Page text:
My childcare journey has been a rocky one. After months of trying to get my son into a daycare, he finally got placed right before his first birthday. He has been going to daycare for nearly a year now and loves his teachers and friends. However, I became disheartened when I realized that he would have a different set of teachers every couple of months due to the high turnover rate.
It broke my heart to know that my son was developing attachments to staff members who would end up not staying at the center for very long. I found more of the same when I looked into other child care options for my son. This was even the case among providers that were outside of my price range. All of the centers struggled with high turnover among their teachers and assistants.
One daycare I interviewed didn’t have a single teacher who had been there for more than two years. Also, the class sizes were larger than the small, intimate setting I was hoping for, for my son. As a parent, it is hard feeling like you don’t have options, and I’m sure childcare providers feel the same way.
Childcare providers play a crucial role in our society. Not only do they educate our children, but they also allow many of us parents to go to work ourselves. Although essential, they are often undervalued, and parents feel it when childcare providers’ needs aren’t met.
The median pay for child care workers in the U.S. is $13.22 an hour. Not to mention, most of these workers are women and disproportionately women of color – adding to the racial and gender pay gap. I bet teachers would stay at these daycare centers longer if the pay were better, if their benefits were good, if there were more workers on staff to ease the workload.
Data tells us that it would. A report released by the Federal Reserve Bank of Minneapolis found, in centers where the average wage was below $10 per hour to take care of our youngest children, 23.1% of staff leave over the course of a year. However, centers where the average wage was at or above $25 per hour have an average annual turnover of 7.5%.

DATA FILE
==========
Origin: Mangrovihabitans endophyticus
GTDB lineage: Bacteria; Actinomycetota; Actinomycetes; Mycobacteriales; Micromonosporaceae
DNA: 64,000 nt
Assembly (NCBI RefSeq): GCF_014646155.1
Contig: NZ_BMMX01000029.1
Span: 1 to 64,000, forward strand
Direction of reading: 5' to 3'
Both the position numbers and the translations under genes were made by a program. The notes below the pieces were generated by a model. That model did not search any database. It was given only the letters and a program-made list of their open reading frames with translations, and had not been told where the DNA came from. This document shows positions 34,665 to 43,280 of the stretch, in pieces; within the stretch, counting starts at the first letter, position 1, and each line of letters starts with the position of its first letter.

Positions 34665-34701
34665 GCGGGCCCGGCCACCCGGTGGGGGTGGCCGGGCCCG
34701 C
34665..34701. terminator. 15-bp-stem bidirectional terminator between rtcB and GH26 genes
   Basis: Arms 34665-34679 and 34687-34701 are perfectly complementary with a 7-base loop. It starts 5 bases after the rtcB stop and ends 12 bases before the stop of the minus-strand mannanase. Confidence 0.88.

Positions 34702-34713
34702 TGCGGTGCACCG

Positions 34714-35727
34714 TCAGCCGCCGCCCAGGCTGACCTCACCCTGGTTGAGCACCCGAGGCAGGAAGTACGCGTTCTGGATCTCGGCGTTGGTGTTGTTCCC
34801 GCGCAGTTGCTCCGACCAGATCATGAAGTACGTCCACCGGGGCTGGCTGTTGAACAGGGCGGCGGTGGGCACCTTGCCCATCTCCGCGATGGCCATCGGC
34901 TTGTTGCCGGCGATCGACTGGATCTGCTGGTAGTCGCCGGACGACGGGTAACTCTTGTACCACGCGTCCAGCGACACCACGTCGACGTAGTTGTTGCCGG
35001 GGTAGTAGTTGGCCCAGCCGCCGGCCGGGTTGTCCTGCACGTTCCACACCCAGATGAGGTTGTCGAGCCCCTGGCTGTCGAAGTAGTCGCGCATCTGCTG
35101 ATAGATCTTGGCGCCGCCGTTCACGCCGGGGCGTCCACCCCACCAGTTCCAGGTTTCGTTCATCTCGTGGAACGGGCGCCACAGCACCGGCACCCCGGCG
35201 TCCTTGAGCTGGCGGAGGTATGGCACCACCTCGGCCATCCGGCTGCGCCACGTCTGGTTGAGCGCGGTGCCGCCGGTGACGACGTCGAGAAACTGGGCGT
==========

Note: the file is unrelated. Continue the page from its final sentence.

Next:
When saying goodbye to two of my son’s favorite teachers, they both shared that they were leaving, in part, due to their concern about the health risks that the job posed to them and their families. Young children in daycare get sick regularly. I am learning that it’s a natural part of children congregating together. However, at that particular time, both the flu and RSV had been circulating at the daycare, and COVID remained a threat.
In North Carolina, where I live, less than half of the early childhood education centers provide employees help paying for health insurance costs. In this day and age, such environments aren’t conducive to keeping staff long term, and this hurts the children they care for.
Shortly after a new teaching team joined my son’s class, I noticed a change in his behavior at home. He seemed agitated and unhappy, and had a hard time sleeping. I wondered if something was going on at daycare that was stressful for him.
I later came across a Head Start study that found that higher teacher turnover led to fewer gains in vocabulary and literacy, as well as increased behavioral problems among young children. Thankfully, these behavioral challenges were short-lived. However, this isn’t something that I want my son or other children to have to experience in his most critical years of development.
Child care centers would better serve everyone if we acknowledged and worked to address the needs of our child care providers and the families they serve. Providers need better pay and benefits. Child care is often funded based on old models. However, child care centers can construct cost models to show how much money is needed to run a high-quality facility and help identify gaps. This model can serve as a powerful advocacy tool. Additionally, joining the Childcare Changemakers is a good way for parents and providers to advocate for the child care system we need.
Our child care providers deserve a living wage, we need a child care system built on racial and gender justice, and child care should be affordable to all parents.